Gradually, the band transitioned out of the drone and into “Mladic,” Godspeed's first new recorded song in almost a decade and the first of what was to be a total of four (yes, four) “real” songs in the set. As much as we appreciate the visceral thrill of feeling like we've accidentally walked into a subwoofer, GY!BE is at their best when they're playing songs that, well, sound like songs. “Mladic” and its companion, the yet-to-be-recorded “Behemoth,” are closer to drone than anything, but they have enough strong, resonant melodic moments that they're utterly captivating.
This'll come as a shock to exactly no one, but Godspeed You! Black Emperor — a band where one of the members sits at the front of the stage with his back to the audience — isn't the most exciting thing to watch live. Thankfully, there were two things to keep us occupied: First, the idea of a live projectionist touring with the band is a little absurd but, as it turns out, completely necessary. We can't say whether or not the images of typewriters, architectures, scribbled-out diaries and seemingly random text enforced the themes and ideas of Godspeed's songs but they were at least cool to look at. So, at least there's that?
The second was watching some of the most stoned people we've ever seen (outside of Bonnaroo, anyway) ping-ponging through the crowd like some kind of drunk zoo animals. One dude in particular moshed around, spilling beer and getting on the last nerve of everyone up front. We think he's the one who started shouting “Wake up! Wake the fuck up!” toward the end of the band's two-hour set, as if he'd forgotten that we were at the rock music equivalent of the symphony — not a dumb punk show (and we say that as lovers of dumb punk). Calm down, nerds.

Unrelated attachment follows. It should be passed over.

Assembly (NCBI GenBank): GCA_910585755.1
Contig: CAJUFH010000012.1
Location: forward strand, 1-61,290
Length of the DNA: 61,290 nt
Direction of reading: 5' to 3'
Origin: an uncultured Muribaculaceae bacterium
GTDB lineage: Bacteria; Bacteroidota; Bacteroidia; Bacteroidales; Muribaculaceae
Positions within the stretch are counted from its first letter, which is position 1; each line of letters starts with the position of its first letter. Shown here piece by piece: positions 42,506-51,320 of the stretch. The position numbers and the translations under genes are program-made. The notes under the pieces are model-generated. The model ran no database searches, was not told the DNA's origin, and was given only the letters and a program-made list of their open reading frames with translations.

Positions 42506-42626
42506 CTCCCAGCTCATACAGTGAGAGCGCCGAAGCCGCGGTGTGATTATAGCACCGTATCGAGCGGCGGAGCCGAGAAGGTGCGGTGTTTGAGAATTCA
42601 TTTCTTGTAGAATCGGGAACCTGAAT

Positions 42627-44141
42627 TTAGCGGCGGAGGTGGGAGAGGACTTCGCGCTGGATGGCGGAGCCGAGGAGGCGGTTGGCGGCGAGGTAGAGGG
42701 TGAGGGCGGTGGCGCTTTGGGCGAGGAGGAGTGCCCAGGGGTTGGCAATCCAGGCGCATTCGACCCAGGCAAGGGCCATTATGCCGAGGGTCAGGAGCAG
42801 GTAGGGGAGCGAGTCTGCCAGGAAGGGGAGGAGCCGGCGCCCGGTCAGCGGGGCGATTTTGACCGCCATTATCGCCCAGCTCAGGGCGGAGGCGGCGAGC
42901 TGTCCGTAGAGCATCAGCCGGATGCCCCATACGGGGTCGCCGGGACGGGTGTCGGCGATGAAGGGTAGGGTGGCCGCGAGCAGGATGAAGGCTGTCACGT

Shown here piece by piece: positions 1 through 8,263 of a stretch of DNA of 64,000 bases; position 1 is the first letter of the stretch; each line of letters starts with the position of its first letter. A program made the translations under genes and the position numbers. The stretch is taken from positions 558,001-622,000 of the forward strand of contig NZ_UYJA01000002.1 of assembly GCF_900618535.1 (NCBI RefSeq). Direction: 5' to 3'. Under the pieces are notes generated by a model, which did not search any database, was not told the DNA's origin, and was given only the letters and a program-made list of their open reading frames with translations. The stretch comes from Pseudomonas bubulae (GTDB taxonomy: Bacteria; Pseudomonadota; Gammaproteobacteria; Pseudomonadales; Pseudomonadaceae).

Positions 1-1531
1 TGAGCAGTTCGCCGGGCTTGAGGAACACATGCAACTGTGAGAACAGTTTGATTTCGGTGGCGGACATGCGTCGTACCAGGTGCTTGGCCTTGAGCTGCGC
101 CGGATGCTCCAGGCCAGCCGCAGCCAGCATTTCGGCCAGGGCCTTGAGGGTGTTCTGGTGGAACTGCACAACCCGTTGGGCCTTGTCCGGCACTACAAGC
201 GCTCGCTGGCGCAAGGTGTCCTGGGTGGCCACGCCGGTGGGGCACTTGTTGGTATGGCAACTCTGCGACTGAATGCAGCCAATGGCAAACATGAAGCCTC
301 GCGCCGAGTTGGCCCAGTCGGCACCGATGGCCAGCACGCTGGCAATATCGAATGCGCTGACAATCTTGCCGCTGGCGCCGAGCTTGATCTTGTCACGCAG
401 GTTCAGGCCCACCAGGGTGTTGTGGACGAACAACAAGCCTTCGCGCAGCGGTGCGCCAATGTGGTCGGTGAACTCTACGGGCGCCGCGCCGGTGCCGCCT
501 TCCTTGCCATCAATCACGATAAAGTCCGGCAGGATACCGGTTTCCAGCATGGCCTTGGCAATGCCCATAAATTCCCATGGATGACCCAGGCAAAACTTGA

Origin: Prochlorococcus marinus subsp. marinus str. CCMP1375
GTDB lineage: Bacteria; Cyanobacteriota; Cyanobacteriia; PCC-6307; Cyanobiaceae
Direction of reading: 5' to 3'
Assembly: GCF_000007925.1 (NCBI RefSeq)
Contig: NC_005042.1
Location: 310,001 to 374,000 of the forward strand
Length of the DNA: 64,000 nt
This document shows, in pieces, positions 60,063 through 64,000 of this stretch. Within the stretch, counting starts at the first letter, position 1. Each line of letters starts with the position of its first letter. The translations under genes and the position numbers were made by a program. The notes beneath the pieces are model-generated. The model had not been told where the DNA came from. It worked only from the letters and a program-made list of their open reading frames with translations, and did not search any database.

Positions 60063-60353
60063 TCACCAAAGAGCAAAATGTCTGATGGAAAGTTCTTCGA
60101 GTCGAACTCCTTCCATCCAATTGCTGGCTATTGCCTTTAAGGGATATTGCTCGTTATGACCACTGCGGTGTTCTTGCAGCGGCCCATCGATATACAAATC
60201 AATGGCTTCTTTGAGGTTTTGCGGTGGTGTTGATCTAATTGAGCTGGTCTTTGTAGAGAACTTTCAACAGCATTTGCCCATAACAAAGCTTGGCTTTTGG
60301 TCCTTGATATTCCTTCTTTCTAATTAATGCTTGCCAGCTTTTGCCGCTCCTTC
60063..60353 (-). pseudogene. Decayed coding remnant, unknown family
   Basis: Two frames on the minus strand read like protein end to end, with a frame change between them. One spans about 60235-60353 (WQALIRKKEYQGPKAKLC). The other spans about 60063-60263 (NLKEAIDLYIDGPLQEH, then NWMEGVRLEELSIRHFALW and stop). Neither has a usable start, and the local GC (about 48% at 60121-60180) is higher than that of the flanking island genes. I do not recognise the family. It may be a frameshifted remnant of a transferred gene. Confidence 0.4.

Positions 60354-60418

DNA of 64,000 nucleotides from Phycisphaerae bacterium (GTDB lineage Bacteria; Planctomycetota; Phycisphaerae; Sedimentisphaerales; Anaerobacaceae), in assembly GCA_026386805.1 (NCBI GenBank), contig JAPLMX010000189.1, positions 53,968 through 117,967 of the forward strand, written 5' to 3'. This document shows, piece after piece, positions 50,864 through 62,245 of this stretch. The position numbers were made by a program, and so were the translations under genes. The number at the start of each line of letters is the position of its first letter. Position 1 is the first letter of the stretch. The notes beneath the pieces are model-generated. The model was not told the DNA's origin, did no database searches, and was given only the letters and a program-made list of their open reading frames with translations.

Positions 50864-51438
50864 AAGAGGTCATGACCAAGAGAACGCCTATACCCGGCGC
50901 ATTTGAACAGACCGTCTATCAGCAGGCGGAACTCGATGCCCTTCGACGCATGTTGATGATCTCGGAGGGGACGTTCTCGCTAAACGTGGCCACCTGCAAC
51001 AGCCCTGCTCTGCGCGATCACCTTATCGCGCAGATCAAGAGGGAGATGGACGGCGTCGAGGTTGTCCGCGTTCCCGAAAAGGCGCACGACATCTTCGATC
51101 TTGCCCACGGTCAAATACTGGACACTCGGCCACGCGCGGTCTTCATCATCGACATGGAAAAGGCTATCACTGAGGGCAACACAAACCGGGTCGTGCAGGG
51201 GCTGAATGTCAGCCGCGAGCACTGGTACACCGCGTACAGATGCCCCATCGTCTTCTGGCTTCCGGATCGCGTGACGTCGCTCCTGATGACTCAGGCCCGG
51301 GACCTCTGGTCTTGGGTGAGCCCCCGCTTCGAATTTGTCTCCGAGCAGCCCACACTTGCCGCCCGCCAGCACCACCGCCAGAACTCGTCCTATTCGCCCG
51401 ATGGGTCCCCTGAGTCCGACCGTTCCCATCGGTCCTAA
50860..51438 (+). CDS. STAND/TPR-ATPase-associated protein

In fairness, though, we can't fault those overexcited nerds too much. Our teenage brain just about melted when the violin melody to “Moya” off the EP Slow Riot for New Zerø Kanada started up. And the full 25-minute version of “Storm” from Lift Your Skinny Fists Like Antennas to Heaven was a mind-melting, intense experience that we feel lucky to have had. When we say we prefer Godspeed when they sound more like they're playing songs and less like they've recorded a haunted boxcar derailing, this is what we mean. As much as we like the part-drone, part-orchestral new stuff, it's the old stuff that unlocks a kind of potent nostalgia only accessible by seeing your old favorite band and noticing that they're exactly as good as they were 10 years ago. If not better.
We'd be lying if we didn't admit that Godspeed started to lose us around minute 90 of the show, when they again dredged into a Mariana Trench of moody, bone-shaking feedback and bass tones, but that was only because watching bands like Godspeed is actually exhausting. The music played onstage alternates between punching you in the temple and lulling you to sleep. It's a roller coaster. But as often as this band is labeled “pretentious,” we couldn't help but feel like only the impossibly sincere could make music this nuanced and emotional. Godspeed You! Black Emperor knows how to push all of our buttons — which is just what they did for two hours. And we couldn't be any happier about it.